Case Law Summary of Florida Employer v. Independent Contractor Liability

law books.jpgMcCall vs. Alabama Bruno’s, Inc., 647 So.2d 175 (Fla. 1st DCA 1994): Florida follows the general rule that the employer of an independent contractor is not liable for the contractor’s negligence because the employer has no control over the manner in which the work is done, except when one of three exceptions apply. Those exceptions involve:

  1. Negligence in selecting, instructing or supervising the contractor;
  2. Non-delegable duties arising out of some relation toward the public or the particular plaintiff;
  3. Work which is specially, peculiarly, or “inherently” dangerous.

Peculiar does not mean that the risk must be one which is abnormal to the type of work done, or that it must be an abnormally great risk, but instead refers to a special recognizable danger arising out of the work itself. In order for the vicarious liability rules to apply, it is not essential that the work which the contractor is employed to do be in itself an extra-hazardous or abnormally dangerous activity, or that it involve a very high degree of risk to those in the vicinity. It is sufficient that it is likely to involve a peculiar risk of physical harm unless special precautions are taken, even though the risk is not abnormally great. A “peculiar risk” differs from common risks to which persons in general are commonly subjected by the ordinary forms of negligence which are usual in the community. It must involve some special hazard resulting from the nature of the work done, which calls for special precautions. Restatement (2d) Torts Sect. 416. Rules imposing vicarious liability on employers for the acts of independent contractors arise “in situations where, for reasons of policy, the employer is not permitted to shift the responsibility for the proper conduct of the work to the contractor” and it is commonly stated that “the employer is under a duty which he is not free to delegate to the contractor.” Nondelegable duties have been found under Florida law to arise out of “inherently dangerous activity,” activity involving “inherently dangerous elements,” or out of the creation of an “inherently dangerous condition.”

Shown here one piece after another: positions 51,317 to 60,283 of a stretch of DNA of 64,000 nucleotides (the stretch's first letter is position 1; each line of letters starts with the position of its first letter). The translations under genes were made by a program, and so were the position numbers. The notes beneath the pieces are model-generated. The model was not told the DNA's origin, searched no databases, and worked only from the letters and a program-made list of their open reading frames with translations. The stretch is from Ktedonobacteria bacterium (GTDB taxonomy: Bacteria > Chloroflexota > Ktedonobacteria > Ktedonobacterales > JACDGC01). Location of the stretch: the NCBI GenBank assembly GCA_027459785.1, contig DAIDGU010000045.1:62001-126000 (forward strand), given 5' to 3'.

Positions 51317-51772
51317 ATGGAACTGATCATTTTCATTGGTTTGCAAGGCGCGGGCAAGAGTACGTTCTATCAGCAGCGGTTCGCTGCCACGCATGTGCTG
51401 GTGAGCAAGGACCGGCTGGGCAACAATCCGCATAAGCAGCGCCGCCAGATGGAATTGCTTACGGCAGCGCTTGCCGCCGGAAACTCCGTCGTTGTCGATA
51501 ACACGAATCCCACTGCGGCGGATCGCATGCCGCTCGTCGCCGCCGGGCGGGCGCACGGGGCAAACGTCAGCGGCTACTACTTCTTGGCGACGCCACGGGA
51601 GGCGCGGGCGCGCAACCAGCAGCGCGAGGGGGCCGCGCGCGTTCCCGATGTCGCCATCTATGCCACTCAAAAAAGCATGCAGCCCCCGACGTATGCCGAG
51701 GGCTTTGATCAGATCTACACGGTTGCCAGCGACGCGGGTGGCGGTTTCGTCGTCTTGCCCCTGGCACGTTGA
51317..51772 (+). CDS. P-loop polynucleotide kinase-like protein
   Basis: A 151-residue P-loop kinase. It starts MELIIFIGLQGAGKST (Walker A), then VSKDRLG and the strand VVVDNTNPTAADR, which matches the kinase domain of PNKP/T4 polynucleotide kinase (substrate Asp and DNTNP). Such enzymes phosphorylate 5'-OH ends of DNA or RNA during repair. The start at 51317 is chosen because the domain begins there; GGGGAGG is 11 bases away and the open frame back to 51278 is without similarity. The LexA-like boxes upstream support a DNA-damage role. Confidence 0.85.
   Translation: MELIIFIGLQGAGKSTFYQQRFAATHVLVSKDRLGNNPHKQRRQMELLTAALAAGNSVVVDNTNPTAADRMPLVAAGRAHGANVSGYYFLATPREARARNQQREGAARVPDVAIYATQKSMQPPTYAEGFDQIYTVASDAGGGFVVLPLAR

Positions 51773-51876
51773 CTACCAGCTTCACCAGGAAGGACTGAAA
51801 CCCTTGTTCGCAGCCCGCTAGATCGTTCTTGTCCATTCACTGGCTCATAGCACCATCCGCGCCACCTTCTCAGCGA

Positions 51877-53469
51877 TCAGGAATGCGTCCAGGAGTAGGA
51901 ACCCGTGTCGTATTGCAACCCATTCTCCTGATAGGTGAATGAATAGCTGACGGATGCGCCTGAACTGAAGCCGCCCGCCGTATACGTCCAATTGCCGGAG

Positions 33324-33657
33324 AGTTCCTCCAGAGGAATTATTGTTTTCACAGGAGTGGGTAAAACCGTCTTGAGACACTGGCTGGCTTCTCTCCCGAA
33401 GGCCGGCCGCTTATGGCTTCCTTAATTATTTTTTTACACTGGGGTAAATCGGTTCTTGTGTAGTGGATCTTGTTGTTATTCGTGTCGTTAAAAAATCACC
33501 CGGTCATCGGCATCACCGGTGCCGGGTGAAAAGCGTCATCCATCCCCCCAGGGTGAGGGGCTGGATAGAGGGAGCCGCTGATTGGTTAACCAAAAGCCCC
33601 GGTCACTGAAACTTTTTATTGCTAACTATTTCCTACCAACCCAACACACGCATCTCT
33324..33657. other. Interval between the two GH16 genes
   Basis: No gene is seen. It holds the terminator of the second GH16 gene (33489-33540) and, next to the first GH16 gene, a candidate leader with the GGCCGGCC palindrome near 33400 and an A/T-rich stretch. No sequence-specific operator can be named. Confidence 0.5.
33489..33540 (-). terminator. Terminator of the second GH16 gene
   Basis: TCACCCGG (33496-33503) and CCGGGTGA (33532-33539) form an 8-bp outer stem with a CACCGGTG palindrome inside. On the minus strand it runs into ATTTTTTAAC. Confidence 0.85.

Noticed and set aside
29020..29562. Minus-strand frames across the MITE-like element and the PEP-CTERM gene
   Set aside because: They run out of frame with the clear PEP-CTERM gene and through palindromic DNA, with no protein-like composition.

Webb vs. Priest, 413 So.2d 43 (Fla. 3rd DCA 1982): The general rule in Florida is that an owner is not liable for the acts of an independent contractor except when (a) the activity is inherently dangerous (see Ferguson vs. Westinghouse, 408 So.2d 659 (Fla. 3rd DCA 1981)); (b) the owner/employer had contractually assumed responsibility (Levitz vs. Continental Equities, 411 So.2d 221 (Fla. 3rd DCA 1982)); (c) there is legally imposed responsibility (Concord Florida vs. Lewin, 341 So.2d 242 (Fla. 3rd DCA 1977)); (d) the owner/employer knew or had reason to know that the independent contractor would not perform in a satisfactory manner (Williams vs. Wometco Enterprises, 287 So.2d 353 (Fla. 3rd DCA 1974)); (e) where the independent contractor had apparent authority to act on behalf of the owner/employer (Thomkin Corp. vs. Miller, 156 Fla. 388, 24 So.2d 48 (Fla. 1945).

Fisherman’s Paradise vs. Greenfield, 417 So.2d 306 (Fla. 3rd DCA 1982): Whether an entity may be held liable for an independent contractor’s negligent conduct is subject to a factual determination. Crawford vs. Florida Steel Corp., 478 So.2d 855 (Fla. 1st DCA 1985); Strickland vs. Progressive, 468 So.2d 525 (Fla. 1st DCA 1985); Roark vs. Peters, 242 So.2d 199 (Fla. 1st DCA 1970); McEvoy vs. Union Oil, 552 So.2d 1169 (Fla. 3rd DCA 1989).

U.S. Security Services v. Ramada Inn, 665 So. 2d 268 (Fla. 3rd DCA 1995): A landowner may contract out the performance of his non-delegable duty to an independent contractor, but he cannot contract out of his ultimate legal responsibility for the proper performance of his duty by the independent contractor; the landowner is always responsible for the proper performance of this non-delegable duty, whether performed by himself, an employee, or an independent contractor.

Campbell vs. Bellman, 293 So.2d 795: An owner cannot escape liability for negligence of either a subcontractor or an independent contractor. See, also, Armiger v. Clean Sweep Supply Company, 48 So.3d 864 (Fla. 2nd DCA 2010).
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